Why Did the White Russians Settle in Tubabao Is., Guiuan?
By Lope Coles Robredillo, SThD
THE evacuation of more than 5,800 emigres to the island of Tubabao, Guiuan, Eastern Samar in 1949-1951 sprang from the relentless efforts of the in Communist China to flesh out their aspiration to live as a free people.
It should be recalled that during and after the 1917 Bolshevic revolution in Russia under Vladimir Lenin against the Tsar and the that ensued, the White Russians, who were opposed to the Communist regime, fled the country. Emigres from Southern Russia and Ukraine, for instance, went to eastern Europe. But those in Siberia and in the Russian Far East settled in Harbin, Hankow and Shanghai, among other cities in China, where they felt safe from the clutches of Communism.
Their stay in these Chinese cities was not for long, however. After World War II, when China was freed from the Japanese, the Chinese civil war between the Communists under Mao-Tse Tung and the Nationalists under Chiang Kai Shek resumed. By 1948, the Communists, who were supported by Russia, took control of northern China, forcing hundreds of Russian émigrés in Peking, Hankow, Tiensin and nearby cities to transfer to Shanghai. But it was clear to them that Mao’s army would eventually overrun the whole of China and place it under a Communist rule.
Meanwhile, it came also to their knowledge that, as a result of the Yalta Conference, the White Russians in Europe were being repatriated by force to Russia. It was claimed, for instance, that in Austria, around 40,000 Cossacks were deported to Russian labor camps. In Harbin itself, the Russian Army and the (KGB) were already arresting and deporting Russian emigrants to forced labor camps. Indeed, all White Russians living in China were advised to leave.
Alarmed by these developments, Gregory Bologoff, a Cossack, formerly a colonel in the Russian Imperial Army (which opposed Communism), became involved in organizing the White Russians in China into the Russian Emigrants’ Association. As President, he rallied the Russian émigrés to organize the evacuation of their fellow White Russians to a safe and secure place.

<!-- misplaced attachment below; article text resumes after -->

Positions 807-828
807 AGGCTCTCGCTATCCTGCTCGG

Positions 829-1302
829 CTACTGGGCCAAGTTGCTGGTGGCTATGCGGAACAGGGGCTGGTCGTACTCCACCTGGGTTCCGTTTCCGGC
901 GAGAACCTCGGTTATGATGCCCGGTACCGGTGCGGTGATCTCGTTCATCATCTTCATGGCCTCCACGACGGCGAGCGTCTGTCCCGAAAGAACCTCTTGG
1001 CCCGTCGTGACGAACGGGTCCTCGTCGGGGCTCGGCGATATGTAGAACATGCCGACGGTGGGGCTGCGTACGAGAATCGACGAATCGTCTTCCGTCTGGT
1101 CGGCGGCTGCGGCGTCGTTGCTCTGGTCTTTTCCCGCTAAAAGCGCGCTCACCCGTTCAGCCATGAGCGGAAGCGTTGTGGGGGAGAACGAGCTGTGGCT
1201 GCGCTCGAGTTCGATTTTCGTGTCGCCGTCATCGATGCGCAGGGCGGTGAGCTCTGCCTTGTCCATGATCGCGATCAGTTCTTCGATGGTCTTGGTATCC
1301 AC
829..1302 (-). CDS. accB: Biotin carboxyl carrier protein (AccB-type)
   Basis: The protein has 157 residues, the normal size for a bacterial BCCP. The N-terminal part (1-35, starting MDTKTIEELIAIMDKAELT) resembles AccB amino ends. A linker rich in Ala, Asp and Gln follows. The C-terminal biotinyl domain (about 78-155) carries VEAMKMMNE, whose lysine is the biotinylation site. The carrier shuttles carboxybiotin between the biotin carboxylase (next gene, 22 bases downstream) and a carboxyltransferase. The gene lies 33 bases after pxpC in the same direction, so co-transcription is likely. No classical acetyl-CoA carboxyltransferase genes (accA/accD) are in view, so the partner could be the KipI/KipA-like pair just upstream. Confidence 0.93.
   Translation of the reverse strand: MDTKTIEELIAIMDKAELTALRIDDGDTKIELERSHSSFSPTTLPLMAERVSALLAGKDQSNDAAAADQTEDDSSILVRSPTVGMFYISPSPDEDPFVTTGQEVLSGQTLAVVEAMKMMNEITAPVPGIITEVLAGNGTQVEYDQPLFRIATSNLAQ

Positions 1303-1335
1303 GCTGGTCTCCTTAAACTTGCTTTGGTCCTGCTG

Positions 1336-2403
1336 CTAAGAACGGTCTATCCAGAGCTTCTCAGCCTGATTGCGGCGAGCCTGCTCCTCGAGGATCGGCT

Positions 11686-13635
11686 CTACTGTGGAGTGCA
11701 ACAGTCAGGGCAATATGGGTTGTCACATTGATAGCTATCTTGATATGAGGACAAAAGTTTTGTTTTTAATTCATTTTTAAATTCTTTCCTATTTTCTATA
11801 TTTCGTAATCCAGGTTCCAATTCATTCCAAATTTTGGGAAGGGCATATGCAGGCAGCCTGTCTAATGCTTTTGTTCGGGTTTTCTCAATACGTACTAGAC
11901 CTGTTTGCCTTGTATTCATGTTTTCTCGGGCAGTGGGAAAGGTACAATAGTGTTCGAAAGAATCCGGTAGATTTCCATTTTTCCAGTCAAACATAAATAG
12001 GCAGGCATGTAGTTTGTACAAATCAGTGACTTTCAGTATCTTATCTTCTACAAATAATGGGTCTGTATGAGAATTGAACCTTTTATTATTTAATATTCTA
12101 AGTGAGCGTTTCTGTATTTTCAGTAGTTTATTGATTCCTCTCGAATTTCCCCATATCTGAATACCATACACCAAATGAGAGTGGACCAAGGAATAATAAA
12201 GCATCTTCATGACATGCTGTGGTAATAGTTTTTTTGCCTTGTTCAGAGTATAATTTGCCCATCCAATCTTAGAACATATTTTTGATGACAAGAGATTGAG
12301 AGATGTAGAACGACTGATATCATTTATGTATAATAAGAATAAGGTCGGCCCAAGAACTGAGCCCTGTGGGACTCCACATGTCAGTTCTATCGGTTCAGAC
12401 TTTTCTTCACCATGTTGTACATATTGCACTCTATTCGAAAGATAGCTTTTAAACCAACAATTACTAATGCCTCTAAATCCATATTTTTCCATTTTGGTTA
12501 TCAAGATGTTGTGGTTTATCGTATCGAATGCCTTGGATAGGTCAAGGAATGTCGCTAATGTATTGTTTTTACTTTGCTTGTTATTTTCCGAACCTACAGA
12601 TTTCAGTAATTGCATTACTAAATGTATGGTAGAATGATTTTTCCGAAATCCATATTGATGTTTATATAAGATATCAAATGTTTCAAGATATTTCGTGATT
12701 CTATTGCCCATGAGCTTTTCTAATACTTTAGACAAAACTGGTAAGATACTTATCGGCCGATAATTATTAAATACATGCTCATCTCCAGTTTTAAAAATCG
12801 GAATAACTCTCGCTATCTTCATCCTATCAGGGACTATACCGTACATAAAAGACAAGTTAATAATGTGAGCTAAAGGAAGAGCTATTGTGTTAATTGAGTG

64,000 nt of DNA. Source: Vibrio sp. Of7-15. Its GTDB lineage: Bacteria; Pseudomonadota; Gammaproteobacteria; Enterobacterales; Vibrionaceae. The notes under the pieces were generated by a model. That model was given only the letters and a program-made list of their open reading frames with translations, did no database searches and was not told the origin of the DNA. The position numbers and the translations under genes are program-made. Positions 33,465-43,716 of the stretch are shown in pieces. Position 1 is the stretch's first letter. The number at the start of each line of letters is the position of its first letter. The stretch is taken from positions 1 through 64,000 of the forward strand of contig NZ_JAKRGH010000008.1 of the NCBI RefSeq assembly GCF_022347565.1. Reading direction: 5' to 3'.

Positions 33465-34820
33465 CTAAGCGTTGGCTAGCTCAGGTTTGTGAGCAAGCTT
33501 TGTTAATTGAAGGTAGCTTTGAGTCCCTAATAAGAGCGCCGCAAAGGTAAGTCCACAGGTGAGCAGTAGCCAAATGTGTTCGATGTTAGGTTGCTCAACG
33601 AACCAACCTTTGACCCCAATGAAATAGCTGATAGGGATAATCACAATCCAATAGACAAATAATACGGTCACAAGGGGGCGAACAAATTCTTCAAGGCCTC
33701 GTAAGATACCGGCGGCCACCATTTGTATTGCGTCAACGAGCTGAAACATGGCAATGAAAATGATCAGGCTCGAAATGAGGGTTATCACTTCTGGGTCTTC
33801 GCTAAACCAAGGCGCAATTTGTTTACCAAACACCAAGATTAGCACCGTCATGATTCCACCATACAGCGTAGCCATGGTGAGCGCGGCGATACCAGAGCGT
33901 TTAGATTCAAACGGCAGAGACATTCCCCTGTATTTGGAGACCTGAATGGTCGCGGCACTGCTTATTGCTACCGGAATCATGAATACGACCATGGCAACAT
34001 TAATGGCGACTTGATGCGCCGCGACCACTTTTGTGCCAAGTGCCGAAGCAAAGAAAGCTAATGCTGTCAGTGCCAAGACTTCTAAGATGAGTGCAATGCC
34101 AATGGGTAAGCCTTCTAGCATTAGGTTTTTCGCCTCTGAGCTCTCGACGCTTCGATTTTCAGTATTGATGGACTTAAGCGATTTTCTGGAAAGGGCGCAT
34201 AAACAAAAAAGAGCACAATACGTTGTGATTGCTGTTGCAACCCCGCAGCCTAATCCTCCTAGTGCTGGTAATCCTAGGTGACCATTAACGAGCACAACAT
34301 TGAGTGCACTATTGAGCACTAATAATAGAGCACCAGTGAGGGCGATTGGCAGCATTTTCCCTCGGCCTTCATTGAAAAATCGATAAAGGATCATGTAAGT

Thousands supported him, declaring their irreconcilability with Communism. Rather than having themselves subjected to a communist dictatorship either in Russia or in China, they decided to leave Shanghai. Col. Bologoff appealed to the United Nations, to the International Refugees Organization (IRO) and to all countries in the free world to save them and give them asylum.
The Philippines , under Pres. Elpidio Quirino responded—actually, ours was the only country that did—to the appeal, and offered to the refugees the island of Tubabao , Guiuan. And, through an arrangement made and facilitated by the IRO, to the island they did come. (Later on, Quirino himself, as well as Senator Noland and Orthodox Archbishop John Maximovitch, visited the camp to express his concern and solidarity to the refugees.)
Though almost uninhabited when the first batch of refugees came, Tubabao, a triangular-shaped island south of Guiuan, was, as described in HyperWar, formerly a Quonset “city” with mess halls, recreation facilities, churches, and utilities for 10,000 men. It was chosen by the American forces as a navy receiving station. It was connected to Guiuan by a 515-ft long bridge of timber, 22 ft wide.
However, save for the bridge, a few Quonset huts, a rusty pontoon serving as pier, a nonfunctioning walk-in refrigerator, an abandoned large mechanized laundry, and a dilapidated church, there was hardly any trace of the “city” when the first White Russians arrived in January 1949, 49 of them (the “advance echelon”) by air on the 12th, and 492 by sea on the 23rd, on board S.S. Hwa Lien.
As refugees poured in, the practically uninhabited island of Tubabao was transformed into what was known as Russian Refugee Camp. It was divided into 14 districts, each district taking care of its own needs. Eventually, electricity, hospital, sanatorium, supply office, cemetery and churches of every denomination were set up. After almost three years of refuge in the island and of waiting for immigration officers, they were eventually admitted to France, Chile and other South American countries, the United States and Australia, but the great majority was finally settled in the U.S.
However unpleasant may have been their life in the island, especially for the elderly, the White Russians were freed from the power of Josef Stalin and Mao Tse-Tung. Indeed, their very lives were saved from pogrom and certain death. Obviously, their plight was better than of those who chose to remain in China , for whom life in the 1950s was almost intolerable.*